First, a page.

Join Martin Warren for a leisurely (mainly walking) week in one of the most beautiful mountain landscapes found anywhere in the world!

The Dolomites are a distinctive and beautiful area that takes its name from the crystalline magnesium limestone rocks that make up the peaks that tower vertically above the valleys. The shape of these mountains is unique having risen out of the sea around 250 million years ago. Ice and wind modelled the rocks creating the steep walls, towering spires and pinnacles typical of these mountains which have always been a source of wonder and a favourite destination of rock climbers. The crevices hold a distinctive flora of magnesium loving plants, while the meadows and alpine pastures teem with butterflies and insects.

The holiday is based in the Val di Fassa, in the village of Campitello. Val di Fassa lies in the north-east part of Trentino on the borders of the province of Bolzano and Belluno. The river Avisio flows through the valley and it is surrounded by the most spectacular and famous Dolomite peaks, such as the Sella Group, Sassolungo, the Catinaccio with the Torri del Vajole, and the Marmolada with its precipitous glacier. The Val di Fassa is one of the places of the area where Ladin, the oldest language in the Alpine region is still spoken. At our very hospitable hotel we shall sample the local and Italian cuisine.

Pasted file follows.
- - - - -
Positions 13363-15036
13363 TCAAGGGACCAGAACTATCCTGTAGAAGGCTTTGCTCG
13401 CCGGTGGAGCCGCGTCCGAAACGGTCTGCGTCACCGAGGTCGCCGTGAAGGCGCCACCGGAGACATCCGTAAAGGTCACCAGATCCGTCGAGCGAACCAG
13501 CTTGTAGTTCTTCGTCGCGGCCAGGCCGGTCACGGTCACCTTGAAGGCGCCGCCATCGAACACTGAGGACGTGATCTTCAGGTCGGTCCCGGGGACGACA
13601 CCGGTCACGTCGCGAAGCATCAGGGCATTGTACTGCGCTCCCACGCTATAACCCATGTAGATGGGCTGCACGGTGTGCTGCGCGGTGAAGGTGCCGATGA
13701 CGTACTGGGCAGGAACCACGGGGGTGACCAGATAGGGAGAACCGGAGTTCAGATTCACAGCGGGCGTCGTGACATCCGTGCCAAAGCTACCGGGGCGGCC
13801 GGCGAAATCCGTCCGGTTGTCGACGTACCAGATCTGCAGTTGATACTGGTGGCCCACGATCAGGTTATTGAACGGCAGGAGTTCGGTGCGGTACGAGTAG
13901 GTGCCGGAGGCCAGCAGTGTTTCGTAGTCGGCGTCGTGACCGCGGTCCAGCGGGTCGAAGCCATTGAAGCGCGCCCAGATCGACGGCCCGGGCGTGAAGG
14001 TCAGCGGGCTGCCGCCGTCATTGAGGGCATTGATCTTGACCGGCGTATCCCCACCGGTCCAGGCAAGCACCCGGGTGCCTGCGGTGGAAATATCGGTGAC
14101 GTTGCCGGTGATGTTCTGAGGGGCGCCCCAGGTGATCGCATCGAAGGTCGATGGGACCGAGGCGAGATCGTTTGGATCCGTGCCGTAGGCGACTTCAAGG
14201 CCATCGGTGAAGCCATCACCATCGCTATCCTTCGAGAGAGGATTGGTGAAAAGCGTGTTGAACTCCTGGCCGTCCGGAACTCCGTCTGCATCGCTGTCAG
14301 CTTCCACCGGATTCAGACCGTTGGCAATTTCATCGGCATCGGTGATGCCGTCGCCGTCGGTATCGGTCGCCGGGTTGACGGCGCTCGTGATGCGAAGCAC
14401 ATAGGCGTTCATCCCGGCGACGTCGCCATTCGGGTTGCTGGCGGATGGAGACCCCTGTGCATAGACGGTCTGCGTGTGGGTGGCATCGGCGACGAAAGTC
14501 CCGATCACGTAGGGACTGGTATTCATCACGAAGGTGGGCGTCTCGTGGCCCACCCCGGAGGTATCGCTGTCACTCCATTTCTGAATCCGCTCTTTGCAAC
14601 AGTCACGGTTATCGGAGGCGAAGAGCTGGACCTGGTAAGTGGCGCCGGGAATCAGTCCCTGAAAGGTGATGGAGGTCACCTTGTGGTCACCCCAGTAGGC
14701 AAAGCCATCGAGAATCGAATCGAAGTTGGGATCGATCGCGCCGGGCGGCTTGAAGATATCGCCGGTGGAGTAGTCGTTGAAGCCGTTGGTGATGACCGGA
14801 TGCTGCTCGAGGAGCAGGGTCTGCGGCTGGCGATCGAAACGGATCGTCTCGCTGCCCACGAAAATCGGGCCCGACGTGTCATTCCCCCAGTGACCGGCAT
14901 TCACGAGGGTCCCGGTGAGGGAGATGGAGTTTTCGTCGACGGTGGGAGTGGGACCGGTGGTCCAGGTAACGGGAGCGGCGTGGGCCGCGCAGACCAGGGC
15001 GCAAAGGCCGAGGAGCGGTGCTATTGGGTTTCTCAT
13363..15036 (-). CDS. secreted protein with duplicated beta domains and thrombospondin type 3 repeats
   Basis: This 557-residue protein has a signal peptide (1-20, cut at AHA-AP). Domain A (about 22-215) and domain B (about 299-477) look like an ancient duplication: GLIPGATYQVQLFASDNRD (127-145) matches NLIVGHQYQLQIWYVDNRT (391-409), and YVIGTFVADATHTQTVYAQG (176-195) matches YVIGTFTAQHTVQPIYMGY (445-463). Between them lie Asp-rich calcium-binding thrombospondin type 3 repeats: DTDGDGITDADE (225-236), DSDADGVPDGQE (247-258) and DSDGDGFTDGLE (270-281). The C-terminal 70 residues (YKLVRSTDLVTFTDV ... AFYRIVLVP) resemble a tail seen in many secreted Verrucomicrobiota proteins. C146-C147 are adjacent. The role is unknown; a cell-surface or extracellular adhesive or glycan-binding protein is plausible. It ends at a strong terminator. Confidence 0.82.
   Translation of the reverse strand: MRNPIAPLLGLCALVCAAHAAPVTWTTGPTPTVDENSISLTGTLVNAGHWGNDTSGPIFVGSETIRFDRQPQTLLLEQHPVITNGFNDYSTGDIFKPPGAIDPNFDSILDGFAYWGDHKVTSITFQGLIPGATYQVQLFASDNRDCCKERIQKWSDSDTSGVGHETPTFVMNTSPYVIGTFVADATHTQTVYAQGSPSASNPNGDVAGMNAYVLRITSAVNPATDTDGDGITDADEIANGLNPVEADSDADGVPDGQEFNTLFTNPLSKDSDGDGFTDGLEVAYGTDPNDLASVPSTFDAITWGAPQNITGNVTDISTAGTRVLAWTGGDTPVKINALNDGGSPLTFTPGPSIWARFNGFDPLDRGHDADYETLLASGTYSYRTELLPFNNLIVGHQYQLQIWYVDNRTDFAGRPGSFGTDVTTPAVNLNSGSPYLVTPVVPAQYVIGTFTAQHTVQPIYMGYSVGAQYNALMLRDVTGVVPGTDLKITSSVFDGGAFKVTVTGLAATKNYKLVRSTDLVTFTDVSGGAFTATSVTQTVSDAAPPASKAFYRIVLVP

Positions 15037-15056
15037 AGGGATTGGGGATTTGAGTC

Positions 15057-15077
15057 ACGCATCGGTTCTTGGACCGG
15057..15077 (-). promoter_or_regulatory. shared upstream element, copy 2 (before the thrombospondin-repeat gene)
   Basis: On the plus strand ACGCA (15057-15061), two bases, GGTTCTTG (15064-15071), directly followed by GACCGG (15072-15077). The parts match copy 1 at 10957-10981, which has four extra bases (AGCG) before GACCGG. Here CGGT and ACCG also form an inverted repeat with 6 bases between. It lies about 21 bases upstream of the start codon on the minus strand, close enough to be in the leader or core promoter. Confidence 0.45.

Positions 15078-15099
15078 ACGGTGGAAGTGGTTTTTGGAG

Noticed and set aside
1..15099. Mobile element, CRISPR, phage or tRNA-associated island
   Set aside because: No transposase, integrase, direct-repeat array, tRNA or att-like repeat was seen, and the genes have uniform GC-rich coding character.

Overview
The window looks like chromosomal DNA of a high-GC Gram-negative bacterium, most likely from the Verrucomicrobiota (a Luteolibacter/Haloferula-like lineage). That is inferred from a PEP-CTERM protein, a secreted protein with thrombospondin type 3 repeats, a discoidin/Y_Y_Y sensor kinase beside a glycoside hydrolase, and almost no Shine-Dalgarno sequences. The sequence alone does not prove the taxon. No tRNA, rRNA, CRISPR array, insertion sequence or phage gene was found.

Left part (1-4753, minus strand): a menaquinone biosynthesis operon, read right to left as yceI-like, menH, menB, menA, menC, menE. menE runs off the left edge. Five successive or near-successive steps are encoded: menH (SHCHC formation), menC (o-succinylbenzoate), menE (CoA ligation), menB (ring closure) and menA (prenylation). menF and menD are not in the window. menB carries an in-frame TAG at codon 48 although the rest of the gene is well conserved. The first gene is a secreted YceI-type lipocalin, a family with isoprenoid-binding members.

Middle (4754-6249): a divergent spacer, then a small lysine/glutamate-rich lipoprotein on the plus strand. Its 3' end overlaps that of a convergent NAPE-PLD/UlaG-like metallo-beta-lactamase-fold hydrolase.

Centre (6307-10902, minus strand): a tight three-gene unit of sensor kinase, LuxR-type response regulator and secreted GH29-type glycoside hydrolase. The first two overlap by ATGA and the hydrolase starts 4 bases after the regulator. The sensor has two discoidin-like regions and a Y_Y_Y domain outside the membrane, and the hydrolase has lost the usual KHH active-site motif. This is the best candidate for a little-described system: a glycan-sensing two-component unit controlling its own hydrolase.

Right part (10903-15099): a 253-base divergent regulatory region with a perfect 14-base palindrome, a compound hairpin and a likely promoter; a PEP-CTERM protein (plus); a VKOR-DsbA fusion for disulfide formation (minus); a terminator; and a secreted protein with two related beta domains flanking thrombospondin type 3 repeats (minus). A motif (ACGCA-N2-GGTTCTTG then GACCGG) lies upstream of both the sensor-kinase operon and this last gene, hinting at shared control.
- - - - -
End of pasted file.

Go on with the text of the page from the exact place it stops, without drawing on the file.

This year the holiday will take place in early July to see a wide range of butterflies such as the beautiful and iconic Apollo, Black-veined White, Alpine Heath and Mountain Clouded Yellow. The blues are a real feature, with the stunning Amanda’s Blue widespread and opportunities to see Mazarine Blue, Large Blue, and Alpine Blue. False Heath, Southern Heath and Titania’s Fritillaries should be on the wing too as well as the enigmatic Thor’s Fritillary and some large browns such as Arran Brown and Large Ringlet.

From our base in pretty Campitello we shall explore the valleys of the area on day-long walks to visit a number of different habitats. The paths are steep in places and require reasonable fitness. Extensive meadows surround the village and we shall see many beautiful and colourful plants such as the Orange Lily and interesting orchids including Burnt Orchid, Black Vanilla Orchid and Round-headed Orchid.

We will also visit high mountain pastures on two days, taking the cable car up to Col Rodella on one and to Ciampac on the other. In these high mountain pastures we should see numerous endemic browns, including Lesser Mountain Ringlet, Sooty Ringlet, and Blind Ringlet, as well as Shepherd’s and Mountain Fritillaries, Alpine Blue, Alpine Heath, and Mountain Clouded Yellow.